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JCC Connexions, Vol. 6, No. 4

November 1, 2020

November 2020

Why Should College Educators Intrude Into the Private Domain (Peer Culture) of Students’ Lives? Critical Conversations #23

Kristen A. Renn, Michigan State University

In "The Influence of Peer Culture on Identity Development in College Students" (Journal of College & Character, vol. 21, no. 4, November 2020), this quarter's JCC Focus Author Kristen A. Renn from Michigan State University examines peer culture as an enduring influence on college student values, beliefs, and behaviors. She argues that while educators may not be able to change peer culture and its influences, they can understand how to engage with formal and informal peer cultures to facilitate positive outcomes while minimizing negative ones. Read more.

Five Questions Relating to Moral Development: JCC, Nov. 2020

Pamela C. Crosby, Co-Editor, Journal of College and Character

Here are some important questions that relate to moral developnment that are explored in articles in the November 2020 issue (vol. 21, no. 4) of the Journal of College and Character. Read more.

New Spaces & Roles for Student Affairs Educators

Lisa Kaler, University of Minnesota – Twin Cities

Michael J. Stebleton, University of Minnesota – Twin Cities

Much has been written about student activism, which has played a central role in social justice movements in the U.S. since the Civil Rights Movement. Students will likely continue to engage in activism, and as the political climate in the U.S. grows more hostile, student affairs educators must continue supporting students and themselves advocating for social justice. These dynamics continue to be complicated by the pandemic, where social distancing requirements prohibit large gatherings and many of the in-person interactions that previously facilitated relationships between practitioners and student activists. Read more.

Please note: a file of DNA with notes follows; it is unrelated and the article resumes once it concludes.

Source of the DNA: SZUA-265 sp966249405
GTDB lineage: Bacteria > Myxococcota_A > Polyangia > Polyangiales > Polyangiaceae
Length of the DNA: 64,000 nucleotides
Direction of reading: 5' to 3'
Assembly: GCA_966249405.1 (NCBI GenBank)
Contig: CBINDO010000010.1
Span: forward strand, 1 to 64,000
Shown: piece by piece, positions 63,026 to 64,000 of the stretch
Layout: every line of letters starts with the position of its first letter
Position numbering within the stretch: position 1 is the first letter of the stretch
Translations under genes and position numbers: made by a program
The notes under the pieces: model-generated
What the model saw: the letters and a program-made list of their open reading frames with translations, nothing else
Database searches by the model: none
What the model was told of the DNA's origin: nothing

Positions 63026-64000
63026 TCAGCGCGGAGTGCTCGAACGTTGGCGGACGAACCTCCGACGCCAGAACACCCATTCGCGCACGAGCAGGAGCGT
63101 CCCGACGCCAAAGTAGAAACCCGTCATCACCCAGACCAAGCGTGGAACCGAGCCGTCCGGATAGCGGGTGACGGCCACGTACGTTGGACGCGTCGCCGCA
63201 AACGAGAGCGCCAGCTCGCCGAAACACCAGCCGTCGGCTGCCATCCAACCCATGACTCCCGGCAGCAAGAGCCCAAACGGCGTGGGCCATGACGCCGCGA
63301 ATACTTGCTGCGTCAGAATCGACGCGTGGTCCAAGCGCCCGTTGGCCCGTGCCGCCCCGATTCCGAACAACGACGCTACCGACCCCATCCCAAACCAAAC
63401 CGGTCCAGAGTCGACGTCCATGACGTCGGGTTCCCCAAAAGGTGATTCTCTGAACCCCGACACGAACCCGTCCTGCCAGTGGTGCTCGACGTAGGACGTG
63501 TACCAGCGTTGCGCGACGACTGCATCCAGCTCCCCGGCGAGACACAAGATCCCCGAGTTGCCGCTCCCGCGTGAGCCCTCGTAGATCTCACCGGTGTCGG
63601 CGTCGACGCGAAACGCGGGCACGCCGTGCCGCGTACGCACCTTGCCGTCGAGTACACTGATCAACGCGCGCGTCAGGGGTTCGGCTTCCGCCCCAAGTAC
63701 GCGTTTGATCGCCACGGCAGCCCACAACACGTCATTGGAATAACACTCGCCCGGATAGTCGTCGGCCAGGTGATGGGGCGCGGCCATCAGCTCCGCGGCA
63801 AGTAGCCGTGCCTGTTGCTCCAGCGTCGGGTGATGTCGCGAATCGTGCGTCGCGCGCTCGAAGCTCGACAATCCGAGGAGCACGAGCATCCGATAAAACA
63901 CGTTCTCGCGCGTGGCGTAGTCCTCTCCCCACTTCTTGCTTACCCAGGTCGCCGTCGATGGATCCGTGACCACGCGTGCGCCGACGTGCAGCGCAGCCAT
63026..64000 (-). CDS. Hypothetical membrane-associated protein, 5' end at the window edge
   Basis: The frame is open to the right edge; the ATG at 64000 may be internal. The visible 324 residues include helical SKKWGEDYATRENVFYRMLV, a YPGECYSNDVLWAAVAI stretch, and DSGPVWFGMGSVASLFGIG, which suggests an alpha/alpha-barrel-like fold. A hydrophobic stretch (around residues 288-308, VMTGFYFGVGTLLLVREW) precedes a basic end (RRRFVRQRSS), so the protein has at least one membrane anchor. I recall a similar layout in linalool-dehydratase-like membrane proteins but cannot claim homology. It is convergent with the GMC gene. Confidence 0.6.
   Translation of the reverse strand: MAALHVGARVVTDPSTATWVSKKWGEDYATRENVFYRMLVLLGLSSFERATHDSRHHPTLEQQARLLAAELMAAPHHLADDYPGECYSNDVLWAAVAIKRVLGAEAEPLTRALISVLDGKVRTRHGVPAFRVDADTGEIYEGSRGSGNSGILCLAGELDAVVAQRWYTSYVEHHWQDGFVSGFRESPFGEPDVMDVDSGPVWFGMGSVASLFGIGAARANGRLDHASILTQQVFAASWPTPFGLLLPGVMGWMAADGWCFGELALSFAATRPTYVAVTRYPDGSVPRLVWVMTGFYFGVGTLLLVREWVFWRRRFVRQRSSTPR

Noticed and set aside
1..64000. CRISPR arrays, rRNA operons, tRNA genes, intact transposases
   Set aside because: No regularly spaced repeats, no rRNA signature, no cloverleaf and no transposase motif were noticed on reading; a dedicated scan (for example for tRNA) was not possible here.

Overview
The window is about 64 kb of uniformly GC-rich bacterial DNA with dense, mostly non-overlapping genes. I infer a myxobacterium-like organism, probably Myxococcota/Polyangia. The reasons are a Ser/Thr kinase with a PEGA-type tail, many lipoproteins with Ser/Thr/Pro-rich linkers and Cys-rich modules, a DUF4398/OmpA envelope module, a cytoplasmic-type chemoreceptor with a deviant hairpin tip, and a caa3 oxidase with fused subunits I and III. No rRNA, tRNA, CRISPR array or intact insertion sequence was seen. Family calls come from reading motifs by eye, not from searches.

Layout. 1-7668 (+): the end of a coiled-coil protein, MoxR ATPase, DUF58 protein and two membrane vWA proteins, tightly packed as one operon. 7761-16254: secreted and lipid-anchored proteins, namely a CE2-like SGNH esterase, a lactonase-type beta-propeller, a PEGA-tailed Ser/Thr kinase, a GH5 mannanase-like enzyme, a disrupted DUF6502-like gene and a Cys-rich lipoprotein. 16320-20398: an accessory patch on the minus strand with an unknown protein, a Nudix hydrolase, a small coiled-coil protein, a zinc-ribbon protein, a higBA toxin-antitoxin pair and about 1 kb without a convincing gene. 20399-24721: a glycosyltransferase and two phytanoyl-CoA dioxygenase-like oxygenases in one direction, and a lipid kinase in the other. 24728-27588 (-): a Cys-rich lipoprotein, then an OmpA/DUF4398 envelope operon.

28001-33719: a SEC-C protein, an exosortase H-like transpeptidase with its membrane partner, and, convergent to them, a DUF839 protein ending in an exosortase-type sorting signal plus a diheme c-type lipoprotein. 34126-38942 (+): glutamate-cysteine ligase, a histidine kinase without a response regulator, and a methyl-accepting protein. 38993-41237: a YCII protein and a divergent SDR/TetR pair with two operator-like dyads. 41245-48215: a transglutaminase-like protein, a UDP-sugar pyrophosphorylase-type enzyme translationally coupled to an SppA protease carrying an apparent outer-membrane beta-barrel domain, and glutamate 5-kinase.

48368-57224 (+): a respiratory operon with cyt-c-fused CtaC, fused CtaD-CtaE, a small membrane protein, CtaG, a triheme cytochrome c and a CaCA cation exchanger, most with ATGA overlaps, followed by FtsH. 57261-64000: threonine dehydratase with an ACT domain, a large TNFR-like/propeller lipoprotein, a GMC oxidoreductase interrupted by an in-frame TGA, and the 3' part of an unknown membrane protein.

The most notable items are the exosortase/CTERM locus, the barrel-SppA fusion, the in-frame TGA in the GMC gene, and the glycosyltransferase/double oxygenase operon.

Engaging Civic Religious Pluralism

Becca Hartman-Pickerill, Interfaith Youth Core

Is it necessary to state that respect for other’s worldview identities is foundational to building civic religious pluralism on campus and beyond? Public discourse and contemporary culture would answer, "Yes!" One might guess that given the diversity of the U.S. and the fact that religious freedom is written into the Constitution, Americans must be expert at this first part of pluralism, but opinion polls, social science research, and the nightly news reveal the gaps in this fundamental area of American life.  Read more.

Critical Religious Studies in Higher Education

Jenny L. Small, Convergence

Critical Religious Pluralism Theory was designed with a twofold purpose: “acknowledging the central roles of religious privilege, oppression, hegemony, and marginalization in maintaining inequality between Christians and non-Christians in the United States” and “developing a plan of action for utilizing the theory to combat the very inequalities it exposes” (Small, 2020, p. 61). Read more

Fostering Moral Development

Alan Acosta, Clark University

 If the COVID-19 pandemic has taught higher education professionals anything, it has certainly provided lots of lessons about managing various forms of transition. In the Spring 2020 academic term, most institutions had to pivot from the traditional in-person educational experience to a 100% remote learning model. In the academic terms to follow, continuing to the time of this writing, most institutions are navigating the numerous unexpected challenges the pandemic has presented.  Read more.